On February 4, 2019 at approximately 2000 hours, Officer Andrew Mamone was riding together with Officer J. Sites as a two-man unit when they observed a black 2008 Honda Civic, bearing Florida tag KBCK40, traveling east on Greenbelt Boulevard. The vehicle pulled to the south side of Greenbelt Boulevard, turned off its headlights and continued to travel eastbound. After the vehicle came to a stop on the side of the street the officers drove past the vehicle. The officers observed that the vehicle was occupied by two black males who were not wearing their seatbelts. Officer Sites turned his marked patrol vehicle around and conducted a traffic stop with the front bumper of their marked patrol vehicle facing the front bumper of the suspect vehicle.
Officer Mamone contacted the driver, Tarik Green, and Officer Sites contacted the passenger, Daquan Grant. Green and Grant were asked to exit the vehicle because the driver stated he had cannabis in the vehicle. Officer Sites had previously contacted Green on another occasion and Green was very cooperative. Daquan Grant had originally provided the name Carey Grant and told the officers that he had been arrested before. Grant’s behavior became increasingly nervous and Officer Sites stated that he could see Grant visibly shaking and acting suspiciously. Grant was placed in handcuffs due to his behavior. Officer Mamone exhausted several different avenues to obtain Grants’ identity. When Officer Mamone determined Grant’s identity he relayed the information to Officers Sites and Madison. A short time later, Grant ran from the stop while still in handcuffs. Officers Mamone and Madison chased Green on foot until Grant fell to the ground.
After running from Officers Mamone and Madison, Grant was able to reposition his handcuffs from the rear of his body to the front of his body. Grant attempted to get back up when Officer Mamone discharged his taser and the officers were able to gain control of him. Officers Mamone and Madison instructed Grant to get up off the ground and escorted him to the place of the original traffic stop.
On their return, Officers Mamone and Madison instructed Grant to get on the ground and reposition his handcuffs from the front of his body to the rear, threatening to pepper spray Grant if he did not comply, despite Grant’s protests that he was physically unable to comply. Officer Mamone is then seen on body camera forcing Grant’s legs back through his handcuffs and subsequently walking him to a patrol vehicle while stating “Wow, it’s a miracle your legs work and everything.”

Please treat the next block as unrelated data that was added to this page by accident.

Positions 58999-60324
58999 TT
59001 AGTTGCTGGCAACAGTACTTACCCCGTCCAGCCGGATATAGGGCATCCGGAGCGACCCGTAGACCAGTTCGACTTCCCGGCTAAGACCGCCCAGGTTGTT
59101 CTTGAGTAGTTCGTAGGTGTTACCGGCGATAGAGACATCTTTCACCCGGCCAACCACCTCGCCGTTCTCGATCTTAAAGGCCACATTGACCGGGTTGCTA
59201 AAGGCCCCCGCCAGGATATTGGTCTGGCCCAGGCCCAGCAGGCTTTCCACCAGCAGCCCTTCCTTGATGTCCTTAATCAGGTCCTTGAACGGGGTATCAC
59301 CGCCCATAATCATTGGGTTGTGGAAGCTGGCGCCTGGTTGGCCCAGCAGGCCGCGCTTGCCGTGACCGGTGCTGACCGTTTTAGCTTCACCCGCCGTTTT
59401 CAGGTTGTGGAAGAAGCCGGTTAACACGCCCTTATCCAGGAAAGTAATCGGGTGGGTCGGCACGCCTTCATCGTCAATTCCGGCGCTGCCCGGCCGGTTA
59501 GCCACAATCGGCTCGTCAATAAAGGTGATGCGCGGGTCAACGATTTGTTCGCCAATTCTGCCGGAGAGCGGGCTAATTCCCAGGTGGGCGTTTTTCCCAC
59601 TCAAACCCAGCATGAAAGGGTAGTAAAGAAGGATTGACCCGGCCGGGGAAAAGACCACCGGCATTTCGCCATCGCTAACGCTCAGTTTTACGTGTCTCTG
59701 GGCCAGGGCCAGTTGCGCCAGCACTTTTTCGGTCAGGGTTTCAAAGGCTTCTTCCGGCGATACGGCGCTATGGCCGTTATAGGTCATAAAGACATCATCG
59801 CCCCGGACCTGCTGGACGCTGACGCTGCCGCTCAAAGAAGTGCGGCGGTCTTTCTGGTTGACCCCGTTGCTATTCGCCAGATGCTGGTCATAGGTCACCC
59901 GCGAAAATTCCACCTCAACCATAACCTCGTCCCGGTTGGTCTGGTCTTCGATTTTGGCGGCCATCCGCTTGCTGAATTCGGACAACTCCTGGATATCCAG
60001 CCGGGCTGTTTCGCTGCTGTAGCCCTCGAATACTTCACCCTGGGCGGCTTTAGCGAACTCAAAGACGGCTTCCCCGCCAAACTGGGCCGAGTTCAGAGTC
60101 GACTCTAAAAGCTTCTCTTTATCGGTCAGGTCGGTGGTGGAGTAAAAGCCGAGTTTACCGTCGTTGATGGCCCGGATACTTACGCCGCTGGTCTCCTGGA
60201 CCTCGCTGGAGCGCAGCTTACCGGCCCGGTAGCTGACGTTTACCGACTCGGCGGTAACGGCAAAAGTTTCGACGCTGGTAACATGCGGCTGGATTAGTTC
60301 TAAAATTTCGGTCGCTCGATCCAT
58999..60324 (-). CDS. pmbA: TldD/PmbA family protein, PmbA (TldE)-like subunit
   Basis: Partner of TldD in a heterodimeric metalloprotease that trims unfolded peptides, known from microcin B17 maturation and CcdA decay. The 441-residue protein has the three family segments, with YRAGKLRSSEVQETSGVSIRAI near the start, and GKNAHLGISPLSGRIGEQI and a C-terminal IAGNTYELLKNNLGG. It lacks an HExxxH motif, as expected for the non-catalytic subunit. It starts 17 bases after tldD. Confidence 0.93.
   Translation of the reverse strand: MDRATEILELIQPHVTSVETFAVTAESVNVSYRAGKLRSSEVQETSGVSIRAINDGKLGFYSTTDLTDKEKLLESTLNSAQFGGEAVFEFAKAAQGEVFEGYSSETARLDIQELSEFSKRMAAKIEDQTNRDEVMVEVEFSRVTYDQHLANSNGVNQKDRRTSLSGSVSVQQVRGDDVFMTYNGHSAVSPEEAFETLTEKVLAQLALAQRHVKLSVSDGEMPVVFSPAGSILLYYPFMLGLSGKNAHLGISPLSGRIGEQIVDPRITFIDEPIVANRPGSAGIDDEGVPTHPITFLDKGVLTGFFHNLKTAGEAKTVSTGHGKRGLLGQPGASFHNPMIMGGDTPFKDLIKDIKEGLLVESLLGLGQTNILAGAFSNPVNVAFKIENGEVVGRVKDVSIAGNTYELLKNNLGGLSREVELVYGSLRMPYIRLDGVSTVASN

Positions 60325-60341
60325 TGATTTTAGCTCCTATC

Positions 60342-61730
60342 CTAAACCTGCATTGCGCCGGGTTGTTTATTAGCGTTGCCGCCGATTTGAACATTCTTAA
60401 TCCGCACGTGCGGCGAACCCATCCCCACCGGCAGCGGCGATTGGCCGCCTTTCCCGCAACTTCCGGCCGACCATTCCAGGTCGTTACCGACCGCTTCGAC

An Internal Affairs investigation determined that Officer Mamone’s actions were unreasonable.
There were no exigent circumstances or conditions that required immediate action. The subject was much smaller in size, stature and weight than all three officers on scene. The suspect never became violent or threatened violence. Taser probes were still attached to the suspect and could have been cycled if needed; the officers had access to communications to request additional officers and to equipment to secure the suspect’s feet to eliminate an attempt to flee. Moreover, there were no crowd issues.
It was recommended that Officers Andrew Mamone and Jeffery Madison be sustained for a violation of “Treatment of Prisoners.” Officer Mamone was suspended without pay for 24 hours. Officer Mamone grieved his suspension, and his grievances were rejected. Ultimately, his suspension case came before Arbitrator Stuart Goldstein. Despite the capitalized “A,” an arbitrator is whomever the arbitration participants choose. There are no standardized minimum qualifications, and an arbitrator does not have to be an attorney. Arbitrators often come to the table with substantial industry experience. This is seen by some as benefiting labor, who would likely characterize it as being fair.
The arbitration of Officer Mamone’s 24-hour suspension took seven days, the proceedings alone took nearly 24 hours. There were approximately 1,500 pages of exhibits filed, and several body-worn camera videos.
Although some news media outlets are thorough in their reporting on police officer discipline, by and large they tend to drop the ball when it comes to reporting the final disposition of discipline cases.
While Mamone’s case received minimal publicity, it was reported by at least one media outlet. What was never reported – anywhere – however, is the reality that all discipline imposed against Officer Andrew Mamone was overturned:
“The City did not prove by a preponderance of the evidence that Officer Mamone’s conduct either (1) threatening to use a chemical spray on Mr. Grant if he did not move his hands from his front to his back or (2) physically moving Mr. Grant’s hands from his front to his back was “inhumane” and consequently did not prove that Officer Mamone violated RM 800-2c. For all of the reasons set forth above, Officer Mamone’s grievance is GRANTED. The City shall make him whole in all respects.”